Public Disclosure of Toxic Spills and Leaks

The City needs to set a higher standard when it comes to publicly disclosing spills and leaks. Too many of these incidents have occurred in the last couple of months. In one instance, media coverage was required to notify downstream users. We also need stiffer penalties for polluters.

WHERE AS Goal 4 under Section D2 of the “Environment Section” of the Official Community Plan aspires to improve the City’s stewardship of the environment;

WHEREAS a hydrocarbon leak was detected in May 2020 by City of Regina and EPCOR staff and not made public because it was deemed “low risk”;

WHEREAS the provincial regulatory bodies made no effort to publicly announce the incident until the matter was covered by the media;

WHEREAS hundreds of thousands of litres of fuel have been reported as “spilled” in Regina since 2016, according to the Government of Saskatchewan’s public spills registry, leading to an underdetermined contamination of soil, ground water, and potential seepage into the sewer system, aquifers, and Wascana Creek; and

WHEREAS spills and leaks can cause damage to the City’s sewer treatment facility and potentially result in effluent being discharged into Wascana Creek;

THEREFORE BE IT RESOLVED that Administration:

  1. Review existing fines and costs associated with polluting spills and leaks affecting land and waterways within Regina to ensure that those costs and fines are sufficient to repair all resulting damage, and to deter future incidents, with a report being brought to Council in Q2 of 2021;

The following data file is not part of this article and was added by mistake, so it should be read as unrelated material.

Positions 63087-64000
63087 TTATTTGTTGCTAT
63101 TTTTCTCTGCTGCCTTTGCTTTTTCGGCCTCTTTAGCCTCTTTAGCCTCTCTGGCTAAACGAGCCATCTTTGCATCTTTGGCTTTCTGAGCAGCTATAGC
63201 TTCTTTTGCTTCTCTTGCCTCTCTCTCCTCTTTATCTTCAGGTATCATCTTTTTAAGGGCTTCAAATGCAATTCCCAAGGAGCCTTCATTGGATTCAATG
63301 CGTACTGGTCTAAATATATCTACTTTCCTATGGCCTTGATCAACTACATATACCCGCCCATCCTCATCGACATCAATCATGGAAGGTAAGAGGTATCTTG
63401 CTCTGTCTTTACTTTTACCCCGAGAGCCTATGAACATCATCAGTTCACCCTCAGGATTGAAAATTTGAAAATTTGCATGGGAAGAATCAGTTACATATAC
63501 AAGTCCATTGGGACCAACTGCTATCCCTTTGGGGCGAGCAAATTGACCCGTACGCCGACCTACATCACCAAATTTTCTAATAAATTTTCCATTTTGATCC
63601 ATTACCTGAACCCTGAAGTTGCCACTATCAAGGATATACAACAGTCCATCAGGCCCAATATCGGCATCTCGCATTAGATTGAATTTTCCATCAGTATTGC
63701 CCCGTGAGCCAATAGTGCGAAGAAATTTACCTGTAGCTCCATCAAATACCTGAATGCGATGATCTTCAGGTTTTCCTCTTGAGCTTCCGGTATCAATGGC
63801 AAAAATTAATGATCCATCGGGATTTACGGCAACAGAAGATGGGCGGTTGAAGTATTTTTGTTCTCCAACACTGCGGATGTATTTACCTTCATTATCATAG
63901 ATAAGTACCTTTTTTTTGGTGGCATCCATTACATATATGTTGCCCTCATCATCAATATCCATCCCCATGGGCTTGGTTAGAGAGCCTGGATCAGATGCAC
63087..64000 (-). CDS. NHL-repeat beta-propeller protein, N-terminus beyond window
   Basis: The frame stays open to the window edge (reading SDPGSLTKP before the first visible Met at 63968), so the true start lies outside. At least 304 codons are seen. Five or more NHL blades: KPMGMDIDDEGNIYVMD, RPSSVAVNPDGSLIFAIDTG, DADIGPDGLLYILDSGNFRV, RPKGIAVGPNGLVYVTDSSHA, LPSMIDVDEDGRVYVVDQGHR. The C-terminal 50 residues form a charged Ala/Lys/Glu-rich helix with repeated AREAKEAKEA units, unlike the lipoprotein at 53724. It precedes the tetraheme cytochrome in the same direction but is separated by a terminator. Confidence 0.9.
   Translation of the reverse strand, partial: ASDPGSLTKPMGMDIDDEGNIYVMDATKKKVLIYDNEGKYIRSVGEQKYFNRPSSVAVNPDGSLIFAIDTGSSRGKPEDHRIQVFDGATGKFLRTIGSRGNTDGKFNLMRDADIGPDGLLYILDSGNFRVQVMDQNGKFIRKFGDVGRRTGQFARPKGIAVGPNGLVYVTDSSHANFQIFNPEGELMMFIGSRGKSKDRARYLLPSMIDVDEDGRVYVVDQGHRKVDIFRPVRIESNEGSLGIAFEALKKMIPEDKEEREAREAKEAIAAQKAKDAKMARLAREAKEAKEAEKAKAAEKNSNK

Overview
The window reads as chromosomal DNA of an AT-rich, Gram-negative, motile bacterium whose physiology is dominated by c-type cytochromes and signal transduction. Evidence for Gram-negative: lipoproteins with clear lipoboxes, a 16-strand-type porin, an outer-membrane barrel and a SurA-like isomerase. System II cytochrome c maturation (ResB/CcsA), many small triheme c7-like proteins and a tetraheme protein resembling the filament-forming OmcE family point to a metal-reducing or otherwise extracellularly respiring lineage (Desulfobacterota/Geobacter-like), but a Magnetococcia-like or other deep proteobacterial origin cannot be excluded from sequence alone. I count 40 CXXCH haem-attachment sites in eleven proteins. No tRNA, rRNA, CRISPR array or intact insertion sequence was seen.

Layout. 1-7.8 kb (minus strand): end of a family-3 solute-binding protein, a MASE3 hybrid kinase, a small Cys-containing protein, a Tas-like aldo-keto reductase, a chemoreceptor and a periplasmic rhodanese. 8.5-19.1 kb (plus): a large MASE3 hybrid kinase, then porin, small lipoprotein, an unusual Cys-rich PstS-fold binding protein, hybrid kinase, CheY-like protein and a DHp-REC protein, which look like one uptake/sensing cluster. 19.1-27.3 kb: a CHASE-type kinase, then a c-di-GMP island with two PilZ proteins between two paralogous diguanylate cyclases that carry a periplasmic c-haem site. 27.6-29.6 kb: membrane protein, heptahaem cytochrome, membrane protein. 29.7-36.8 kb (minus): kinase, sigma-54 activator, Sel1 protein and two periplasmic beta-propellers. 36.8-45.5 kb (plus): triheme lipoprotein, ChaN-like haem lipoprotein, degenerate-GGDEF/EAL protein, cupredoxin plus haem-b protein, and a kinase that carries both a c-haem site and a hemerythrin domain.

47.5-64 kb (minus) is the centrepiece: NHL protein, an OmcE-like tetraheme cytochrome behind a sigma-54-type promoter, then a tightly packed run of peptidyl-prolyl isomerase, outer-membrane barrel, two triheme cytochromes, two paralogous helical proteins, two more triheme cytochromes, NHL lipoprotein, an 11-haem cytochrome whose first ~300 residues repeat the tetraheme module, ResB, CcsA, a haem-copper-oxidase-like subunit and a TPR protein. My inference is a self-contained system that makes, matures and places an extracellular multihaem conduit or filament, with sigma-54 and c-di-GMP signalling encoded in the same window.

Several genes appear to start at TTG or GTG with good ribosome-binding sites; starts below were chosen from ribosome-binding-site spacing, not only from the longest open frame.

2. Commit to making public all spills and leaks (along with the source, costs, consequences, and remediated actions) that could compromise our treatment facility, infrastructure, or effluent quality, regardless of the level of risk to the surrounding water system;
  3. Develop regulations that would require the City to give public notification within 24 hours of all spills and leaks affecting land and waterways within Regina that might pose any risk to the public or to the environment;
  4. Commit to making public the quality of effluent released by the Waste Water Treatment Facility into the water system;
  5. Develop regulations that would require the City to make public all waste and water agreements that it enters into, along with the implications of those agreements for City infrastructure, the public, and water safety;
  6. Immediately request the provincial and federal ministries and regulators to do the following:
    1. Report all spills publicly and promptly in a searchable database that is barrier free for the public to access;
  7. Make transparent its process for assessing and imposing fines on industry in the case of leaks; and
  8. Make public the number of fines, and their amount, along with the polluter receiving the fine.